Independent publishers have been hard-pressed these past four months. Closed bookstores, little media attention, a distracted public, Amazon’s new hostility to book orders — it’s a perfect storm. But they’re adapting and surviving. As we emerge from the COVID-19 lockdown, we contacted indie presses to find out what state they’re in and their plans moving forward. This is Part 2 in our series. Read about how other small presses are doing here.
Invisible Publishing is a not-for-profit publisher founded in 2007, focused on publishing diverse and contemporary Canadian fiction, non-fiction, and poetry. As each person involved with the press has a full-time gig that pays their bills, they pride themselves on creating books strictly for the fun of it. We talked to Leigh Nash, the publisher of Invisible Publishing.
How’s COVID-19 impacted your press?
It’s been drastic; I really feel for our spring 2020 authors in particular, which included two first books. Book sales have tanked, and it’s hard not to feel helpless. A first book is so special, and not to be able to celebrate it, and promote it, is devastating. Looking ahead, we’ve only bumped one book from fall 2020 into winter 2021. But my ability to do the deep work of editing is very compromised right now. I’m home with a toddler, and both my partner and I are still working our full-time jobs. The same with the deep work of acquiring and planning — it all feels very Sisyphean right now.
How’ve you adapted financially?
In the short term, we’ve pretty much lost an entire season of sales, for spring 2020. Indie bookstores are still Invisible’s biggest sales channel, followed by Indigo, and both of those have been at a dead stop for us. We have cash in hand now, by pure luck thanks to the timing of our granting cycles, but with minimal sales income coming in, I really don’t know what the future holds. We haven’t let go of any staff and plan to do everything we can not to.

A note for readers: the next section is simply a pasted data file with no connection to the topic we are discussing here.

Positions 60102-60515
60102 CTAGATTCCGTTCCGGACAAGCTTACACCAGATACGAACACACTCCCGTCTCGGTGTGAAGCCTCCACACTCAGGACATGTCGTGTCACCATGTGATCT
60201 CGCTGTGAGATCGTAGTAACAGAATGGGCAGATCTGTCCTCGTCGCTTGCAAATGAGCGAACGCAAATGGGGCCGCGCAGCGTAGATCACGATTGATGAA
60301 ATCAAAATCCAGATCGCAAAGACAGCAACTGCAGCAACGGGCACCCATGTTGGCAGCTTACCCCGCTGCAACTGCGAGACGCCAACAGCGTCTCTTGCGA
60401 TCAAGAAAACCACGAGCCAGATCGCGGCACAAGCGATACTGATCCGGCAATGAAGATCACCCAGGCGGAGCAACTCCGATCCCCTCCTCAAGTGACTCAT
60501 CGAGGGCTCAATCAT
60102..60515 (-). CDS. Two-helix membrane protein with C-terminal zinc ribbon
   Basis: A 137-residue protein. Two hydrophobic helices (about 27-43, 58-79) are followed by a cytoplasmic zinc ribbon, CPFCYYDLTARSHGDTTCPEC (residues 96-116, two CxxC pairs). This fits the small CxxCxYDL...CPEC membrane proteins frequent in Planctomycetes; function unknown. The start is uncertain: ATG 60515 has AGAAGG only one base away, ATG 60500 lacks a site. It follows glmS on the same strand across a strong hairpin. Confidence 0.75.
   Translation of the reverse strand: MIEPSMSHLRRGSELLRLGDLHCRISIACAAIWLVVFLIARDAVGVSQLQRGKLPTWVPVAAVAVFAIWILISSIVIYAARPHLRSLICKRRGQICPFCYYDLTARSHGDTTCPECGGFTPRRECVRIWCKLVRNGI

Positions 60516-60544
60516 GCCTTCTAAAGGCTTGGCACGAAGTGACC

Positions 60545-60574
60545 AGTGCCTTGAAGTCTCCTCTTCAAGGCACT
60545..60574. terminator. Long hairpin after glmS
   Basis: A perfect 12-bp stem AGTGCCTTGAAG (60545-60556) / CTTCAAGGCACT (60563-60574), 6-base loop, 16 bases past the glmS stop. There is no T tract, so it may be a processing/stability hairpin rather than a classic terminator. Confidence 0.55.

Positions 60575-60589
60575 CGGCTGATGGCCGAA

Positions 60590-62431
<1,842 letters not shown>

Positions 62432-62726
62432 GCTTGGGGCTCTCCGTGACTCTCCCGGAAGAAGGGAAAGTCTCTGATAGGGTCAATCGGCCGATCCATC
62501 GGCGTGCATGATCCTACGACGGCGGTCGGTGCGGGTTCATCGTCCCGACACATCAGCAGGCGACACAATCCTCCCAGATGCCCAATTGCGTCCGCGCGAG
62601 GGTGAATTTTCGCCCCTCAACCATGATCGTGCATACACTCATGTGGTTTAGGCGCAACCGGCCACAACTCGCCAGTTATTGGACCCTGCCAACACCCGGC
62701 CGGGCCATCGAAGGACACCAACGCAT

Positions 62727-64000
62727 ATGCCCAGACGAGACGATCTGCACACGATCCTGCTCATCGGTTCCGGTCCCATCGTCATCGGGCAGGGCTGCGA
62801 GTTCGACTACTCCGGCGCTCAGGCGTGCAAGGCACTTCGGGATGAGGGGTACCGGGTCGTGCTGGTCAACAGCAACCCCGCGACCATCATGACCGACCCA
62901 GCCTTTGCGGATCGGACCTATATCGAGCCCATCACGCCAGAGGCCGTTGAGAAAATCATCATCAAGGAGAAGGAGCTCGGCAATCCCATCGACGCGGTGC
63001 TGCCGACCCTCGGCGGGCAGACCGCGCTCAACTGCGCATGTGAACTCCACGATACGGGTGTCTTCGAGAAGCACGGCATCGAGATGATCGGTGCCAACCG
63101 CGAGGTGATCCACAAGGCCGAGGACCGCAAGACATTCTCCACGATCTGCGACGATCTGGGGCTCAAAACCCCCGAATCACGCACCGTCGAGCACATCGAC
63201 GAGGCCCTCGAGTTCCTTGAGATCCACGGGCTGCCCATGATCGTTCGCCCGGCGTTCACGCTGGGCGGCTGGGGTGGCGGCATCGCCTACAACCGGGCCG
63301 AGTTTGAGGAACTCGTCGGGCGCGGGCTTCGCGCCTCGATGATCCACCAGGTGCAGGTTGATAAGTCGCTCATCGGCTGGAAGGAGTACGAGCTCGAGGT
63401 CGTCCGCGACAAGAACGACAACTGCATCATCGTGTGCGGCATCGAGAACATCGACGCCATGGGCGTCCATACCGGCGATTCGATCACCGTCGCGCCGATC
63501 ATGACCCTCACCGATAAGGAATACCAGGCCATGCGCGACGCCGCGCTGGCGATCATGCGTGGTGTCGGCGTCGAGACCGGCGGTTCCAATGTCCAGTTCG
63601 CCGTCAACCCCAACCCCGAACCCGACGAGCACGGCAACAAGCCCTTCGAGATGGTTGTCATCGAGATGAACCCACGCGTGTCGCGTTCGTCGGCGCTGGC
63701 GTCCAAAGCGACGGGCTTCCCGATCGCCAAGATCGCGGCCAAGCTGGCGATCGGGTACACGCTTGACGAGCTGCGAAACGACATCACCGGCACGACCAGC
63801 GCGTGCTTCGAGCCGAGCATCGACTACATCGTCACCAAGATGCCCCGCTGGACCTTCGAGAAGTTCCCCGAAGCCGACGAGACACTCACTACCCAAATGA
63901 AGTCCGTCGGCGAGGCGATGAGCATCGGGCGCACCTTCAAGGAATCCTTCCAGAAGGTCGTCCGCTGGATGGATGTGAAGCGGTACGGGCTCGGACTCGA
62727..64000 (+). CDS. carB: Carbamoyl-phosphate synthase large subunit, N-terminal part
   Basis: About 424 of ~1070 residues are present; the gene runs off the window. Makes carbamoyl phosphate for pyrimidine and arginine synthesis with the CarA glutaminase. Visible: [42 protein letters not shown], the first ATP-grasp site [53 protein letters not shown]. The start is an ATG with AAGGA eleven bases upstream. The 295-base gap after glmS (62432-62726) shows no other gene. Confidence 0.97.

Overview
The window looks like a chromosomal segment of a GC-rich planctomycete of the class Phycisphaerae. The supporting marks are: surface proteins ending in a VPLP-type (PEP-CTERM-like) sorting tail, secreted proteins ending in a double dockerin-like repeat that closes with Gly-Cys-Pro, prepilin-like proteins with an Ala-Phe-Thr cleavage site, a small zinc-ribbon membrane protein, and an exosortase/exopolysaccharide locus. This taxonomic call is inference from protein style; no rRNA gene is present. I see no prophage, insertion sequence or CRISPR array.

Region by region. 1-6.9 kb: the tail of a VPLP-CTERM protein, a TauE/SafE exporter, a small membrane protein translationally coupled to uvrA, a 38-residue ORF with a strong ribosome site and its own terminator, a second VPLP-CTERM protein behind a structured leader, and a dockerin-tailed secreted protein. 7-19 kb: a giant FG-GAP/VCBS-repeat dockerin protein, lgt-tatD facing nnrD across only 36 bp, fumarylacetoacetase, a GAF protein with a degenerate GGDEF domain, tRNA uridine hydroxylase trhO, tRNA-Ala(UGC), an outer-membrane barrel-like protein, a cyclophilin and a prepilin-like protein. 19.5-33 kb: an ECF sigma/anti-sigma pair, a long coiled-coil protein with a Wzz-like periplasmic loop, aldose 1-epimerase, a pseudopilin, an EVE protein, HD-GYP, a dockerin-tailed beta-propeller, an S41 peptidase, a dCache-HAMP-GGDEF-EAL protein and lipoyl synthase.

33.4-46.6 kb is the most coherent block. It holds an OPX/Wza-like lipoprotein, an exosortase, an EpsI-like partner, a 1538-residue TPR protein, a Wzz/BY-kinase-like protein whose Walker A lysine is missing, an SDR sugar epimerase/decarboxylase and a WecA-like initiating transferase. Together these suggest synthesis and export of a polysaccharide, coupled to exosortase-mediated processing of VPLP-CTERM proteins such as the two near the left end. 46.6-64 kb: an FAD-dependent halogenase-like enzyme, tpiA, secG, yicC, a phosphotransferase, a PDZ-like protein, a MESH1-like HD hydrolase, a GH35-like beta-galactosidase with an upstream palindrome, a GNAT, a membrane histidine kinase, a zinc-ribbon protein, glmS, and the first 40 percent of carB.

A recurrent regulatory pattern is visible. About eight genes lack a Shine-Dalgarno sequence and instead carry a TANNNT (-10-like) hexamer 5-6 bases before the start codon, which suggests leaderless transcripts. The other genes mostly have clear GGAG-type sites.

Are you finding news ways in responding to these challenges?
Hustling. We already have a strong digital program, so we used that right off the bat and made ebooks available as PWYC, with all proceeds going to the authors, up till the beginning of May. We’re in the process of pivoting to a new sales model for them — it’s taking longer than I’d like. We’re partnering with a local soda company here in eastern Ontario; we’re pairing sodas with books! Our authors are launching books on Instagram Live. There’s been a lot of behind-the-scenes heavy lifting happening there to try and support the Canadian-owned publishing industry. If readers want to help, the best thing they can do to support publishers and authors is to buy your books from local stores!
Sounds like there’s a lot on the table that needs your attention. Have you found any new opportunities amidst all this?
As someone who lives outside an urban centre, I’m grateful for the pivot to online events. I’m really enjoying the readings I get to hear that I otherwise would have missed. I hope that sticks around. Our industry feels much more inclusive right now from my perspective, and that’s really important. The Shop Local movement feels like it’s getting real traction; people want to know where things come from, and publishers are in a great position there, as most of us produce books by Canadians that tell Canadian stories. I’m interested right now in pursuing actions that see Canadian-owned publishers, authors, and booksellers emerge from this stronger than before.
Is there anything the Canadian government is doing to help, either through arts groups or councils?
We’ve gotten access to some of our funding earlier than usual, and there is supplemental funding we can receive from the federal government. Every little bit helps.